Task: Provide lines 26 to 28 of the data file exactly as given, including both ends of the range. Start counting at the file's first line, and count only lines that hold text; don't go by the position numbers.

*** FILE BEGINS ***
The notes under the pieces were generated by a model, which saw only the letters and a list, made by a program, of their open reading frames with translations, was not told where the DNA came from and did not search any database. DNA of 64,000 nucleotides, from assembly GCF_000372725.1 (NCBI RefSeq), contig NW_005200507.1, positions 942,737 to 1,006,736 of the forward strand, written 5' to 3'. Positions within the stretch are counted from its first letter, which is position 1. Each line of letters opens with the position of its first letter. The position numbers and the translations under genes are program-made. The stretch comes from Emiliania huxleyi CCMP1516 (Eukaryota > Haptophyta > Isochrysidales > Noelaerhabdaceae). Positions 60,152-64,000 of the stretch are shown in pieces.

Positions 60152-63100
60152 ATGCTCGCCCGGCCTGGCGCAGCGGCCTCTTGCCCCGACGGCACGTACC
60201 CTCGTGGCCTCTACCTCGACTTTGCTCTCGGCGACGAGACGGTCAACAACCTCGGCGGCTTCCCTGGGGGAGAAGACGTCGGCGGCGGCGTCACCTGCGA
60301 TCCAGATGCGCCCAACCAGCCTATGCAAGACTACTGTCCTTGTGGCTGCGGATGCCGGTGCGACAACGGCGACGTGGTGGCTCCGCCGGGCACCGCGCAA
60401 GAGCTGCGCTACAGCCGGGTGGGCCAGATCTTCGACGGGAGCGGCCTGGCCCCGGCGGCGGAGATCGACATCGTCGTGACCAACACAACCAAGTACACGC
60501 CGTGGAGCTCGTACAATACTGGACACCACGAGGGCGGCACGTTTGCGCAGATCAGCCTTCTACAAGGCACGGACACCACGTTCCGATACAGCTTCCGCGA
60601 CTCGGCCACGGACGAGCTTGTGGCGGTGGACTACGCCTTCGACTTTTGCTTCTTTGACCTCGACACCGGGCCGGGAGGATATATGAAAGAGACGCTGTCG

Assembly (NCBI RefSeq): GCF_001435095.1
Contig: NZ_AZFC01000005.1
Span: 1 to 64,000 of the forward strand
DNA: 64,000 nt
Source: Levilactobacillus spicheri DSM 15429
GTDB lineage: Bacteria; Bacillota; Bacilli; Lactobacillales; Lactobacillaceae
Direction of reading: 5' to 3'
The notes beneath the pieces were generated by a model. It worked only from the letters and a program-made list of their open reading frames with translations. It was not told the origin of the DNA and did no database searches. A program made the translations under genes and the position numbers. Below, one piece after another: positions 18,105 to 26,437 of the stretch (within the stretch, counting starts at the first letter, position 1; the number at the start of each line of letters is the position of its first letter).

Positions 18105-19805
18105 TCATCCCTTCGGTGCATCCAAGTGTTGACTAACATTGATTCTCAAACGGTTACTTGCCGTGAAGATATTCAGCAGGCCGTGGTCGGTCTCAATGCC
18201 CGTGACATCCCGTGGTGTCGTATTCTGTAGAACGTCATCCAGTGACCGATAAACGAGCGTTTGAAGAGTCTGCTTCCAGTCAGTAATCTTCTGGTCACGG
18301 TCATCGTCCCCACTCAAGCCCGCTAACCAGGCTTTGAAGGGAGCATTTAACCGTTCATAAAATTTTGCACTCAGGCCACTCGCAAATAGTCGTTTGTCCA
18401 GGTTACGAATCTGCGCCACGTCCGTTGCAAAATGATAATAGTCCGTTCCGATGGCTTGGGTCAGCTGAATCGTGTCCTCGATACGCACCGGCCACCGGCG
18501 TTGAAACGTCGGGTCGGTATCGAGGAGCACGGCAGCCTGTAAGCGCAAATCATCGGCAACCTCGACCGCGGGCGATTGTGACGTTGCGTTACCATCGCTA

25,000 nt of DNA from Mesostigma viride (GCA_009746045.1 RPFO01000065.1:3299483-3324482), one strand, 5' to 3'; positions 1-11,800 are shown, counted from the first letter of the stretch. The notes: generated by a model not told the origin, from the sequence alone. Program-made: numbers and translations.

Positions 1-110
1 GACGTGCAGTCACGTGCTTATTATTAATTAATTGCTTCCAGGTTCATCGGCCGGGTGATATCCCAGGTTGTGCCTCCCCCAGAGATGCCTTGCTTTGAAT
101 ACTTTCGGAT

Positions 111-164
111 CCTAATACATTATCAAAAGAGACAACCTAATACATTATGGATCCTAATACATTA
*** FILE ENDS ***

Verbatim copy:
101 ACTTTCGGAT

Positions 111-164
111 CCTAATACATTATCAAAAGAGACAACCTAATACATTATGGATCCTAATACATTA